PHOTOS AND WORDS BY JAMES GRIFFIOEN
A school computer lab with relatively modern hardware. Thieves have removed any precious metals from the CPUs and monitors, rendering them worthless.
In the last half-century, Detroit lost more than half its population. Those leaving the city were mostly white people who fled to the suburbs. As a result, the tax base was destroyed and the black population that remains has had to govern a 139-square-mile city with limited resources.
With an aging infrastructure built for twice the existing population, the school district has to shut down and vacate school buildings every year. In 2007, the school board awarded a contract for securing, cleaning and removing supplies from closed schools to a Philadelphia-based company with ties to school board members. However, the work at many closed schools was simply never done. As with any buildings left unsecured in Detroit, thieves looking for metal immediately broke in to steal copper pipes and other valuables. These “scrappers” are like locusts. In 2008, I went into several schools closed the previous year to find buildings stripped of metal but left with libraries full of books, computer labs upturned, art classrooms full of supplies, and administration offices filled with confidential and sensitive student records.
It goes without saying that the city’s schools are in a bad way. Only recently, a principal at one Detroit public school asked parents to send toilet paper and light bulbs to school with their children because the district could no longer provide those necessities. Most students are not allowed to bring textbooks home, if their school has textbooks at all. The Detroit Public Schools are allotted more tax dollars per pupil than any other district in the state, and yet none of the money actually reaches those students or their teachers. It disappears in a morass of bureaucratic waste and corruption.
People tend to have a visceral reaction to the sight of books piled ten feet high and left to rot in a windowless warehouse or strewn about a classroom floor. They seem to have more sympathy for books than for the children who’ll never have the chance to use them. Half of Detroiters cannot even read. Unemployment is above 20 percent and our streets are filled with hopeless people. When I see schools left like this, I know exactly what waits for many of these kids. I see it every day on the streets.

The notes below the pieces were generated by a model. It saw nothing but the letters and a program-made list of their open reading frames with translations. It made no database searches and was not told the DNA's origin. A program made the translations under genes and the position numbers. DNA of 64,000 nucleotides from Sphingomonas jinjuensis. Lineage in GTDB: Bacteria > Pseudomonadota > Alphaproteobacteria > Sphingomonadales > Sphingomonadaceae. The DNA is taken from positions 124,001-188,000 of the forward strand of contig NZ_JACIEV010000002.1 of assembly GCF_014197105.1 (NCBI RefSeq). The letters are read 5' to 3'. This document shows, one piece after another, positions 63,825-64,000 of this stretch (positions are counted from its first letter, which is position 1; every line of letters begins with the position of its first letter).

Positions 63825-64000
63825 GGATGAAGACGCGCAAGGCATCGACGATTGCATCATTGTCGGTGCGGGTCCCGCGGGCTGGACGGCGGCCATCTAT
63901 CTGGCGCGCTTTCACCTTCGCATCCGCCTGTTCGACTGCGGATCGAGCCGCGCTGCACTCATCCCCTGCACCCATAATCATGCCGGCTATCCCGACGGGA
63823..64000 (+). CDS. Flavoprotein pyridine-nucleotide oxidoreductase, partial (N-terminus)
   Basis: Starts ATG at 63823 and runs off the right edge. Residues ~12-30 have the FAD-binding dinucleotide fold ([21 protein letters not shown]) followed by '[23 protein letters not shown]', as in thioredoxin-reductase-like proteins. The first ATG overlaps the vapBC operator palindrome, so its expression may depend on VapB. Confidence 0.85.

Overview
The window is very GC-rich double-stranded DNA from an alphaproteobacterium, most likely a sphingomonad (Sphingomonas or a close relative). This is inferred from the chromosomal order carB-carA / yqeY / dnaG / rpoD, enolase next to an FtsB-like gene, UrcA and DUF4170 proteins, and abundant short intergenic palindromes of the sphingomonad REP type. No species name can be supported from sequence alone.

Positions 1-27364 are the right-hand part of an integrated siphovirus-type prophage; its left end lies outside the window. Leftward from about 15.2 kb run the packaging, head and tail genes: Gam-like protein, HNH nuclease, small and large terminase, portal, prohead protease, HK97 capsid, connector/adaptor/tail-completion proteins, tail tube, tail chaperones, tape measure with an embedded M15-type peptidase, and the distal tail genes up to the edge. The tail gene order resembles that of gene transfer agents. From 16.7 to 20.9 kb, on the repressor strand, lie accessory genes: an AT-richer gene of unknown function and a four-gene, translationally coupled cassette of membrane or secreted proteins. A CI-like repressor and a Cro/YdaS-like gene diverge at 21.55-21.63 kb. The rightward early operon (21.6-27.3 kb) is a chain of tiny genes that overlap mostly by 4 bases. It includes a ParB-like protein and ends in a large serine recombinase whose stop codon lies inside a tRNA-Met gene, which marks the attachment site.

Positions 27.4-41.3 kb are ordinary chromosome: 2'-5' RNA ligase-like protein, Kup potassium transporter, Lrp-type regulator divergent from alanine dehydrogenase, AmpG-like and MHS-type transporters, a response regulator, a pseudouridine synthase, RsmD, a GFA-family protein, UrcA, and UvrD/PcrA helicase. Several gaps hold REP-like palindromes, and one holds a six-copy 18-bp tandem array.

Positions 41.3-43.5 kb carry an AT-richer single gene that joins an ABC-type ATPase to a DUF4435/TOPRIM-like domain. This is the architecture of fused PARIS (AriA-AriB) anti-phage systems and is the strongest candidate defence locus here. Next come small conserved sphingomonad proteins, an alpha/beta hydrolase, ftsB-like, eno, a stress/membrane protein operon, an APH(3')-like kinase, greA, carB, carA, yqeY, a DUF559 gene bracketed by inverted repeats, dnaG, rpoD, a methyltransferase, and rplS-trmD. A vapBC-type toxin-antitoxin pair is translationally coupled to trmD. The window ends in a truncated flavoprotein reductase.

A school cafeteria trashed by vandals with hundreds of Styrofoam food trays (provided by the same school services company that was supposed to secure and remove supplies from this school).
“Living the Dream”. Several boxes of books commemorating Martin Luther King Jr. found in the Detroit Public Schools’ Roosevelt Warehouse, where tens of thousands of other textbooks and countless other supplies have sat rotting for more than two decades.
A box elder tree grows from a soil made of ash and pulp from science textbooks in the Detroit Public Schools’ Roosevelt Warehouse. A man’s body was discovered in a frozen lift shaft here. It is assumed he had been there for some months as his face had decomposed.
Photo documentation of fight injuries found in the principal’s office. The report in the student’s own handwriting says: “This is what I was at my locker and the 8th Grade Hall and so she came up to me and said you said you ain’t like me I said if I did what you gonna do about it then she hit me…”
The floor of the principal’s office was littered with reports of injuries to students resulting from accidents and conflicts with other students.
The floor of this school’s front office is littered with several decades’ worth of student records and report cards.
A rubbish bag in the principal’s office revealed files of evidence photos of items confiscated from students, in this case after a dice game.
Snow fills a former school library after vandals broke the floor-to-ceiling windows.
A school art classroom ransacked by vandals has cupboards and a closet still well-stocked with art supplies; the closet still had a six-foot pile of unused paper. Art programmes have been among the first cut by Detroit Public Schools under its current budget shortfall.
At the end of the 2007 school year, Jane Cooper Elementary (built in 1920) was left unsecured in the middle of the wasteland where a middle-class neighbourhood once stood. It took “scrappers” only a few months to strip the building of every last ounce of metal and leave it looking as though it hadn’t been occupied for decades.
This tiny box elder sapling took root in a pile of mouldy books and ash inside the former Detroit Public Schools book depository.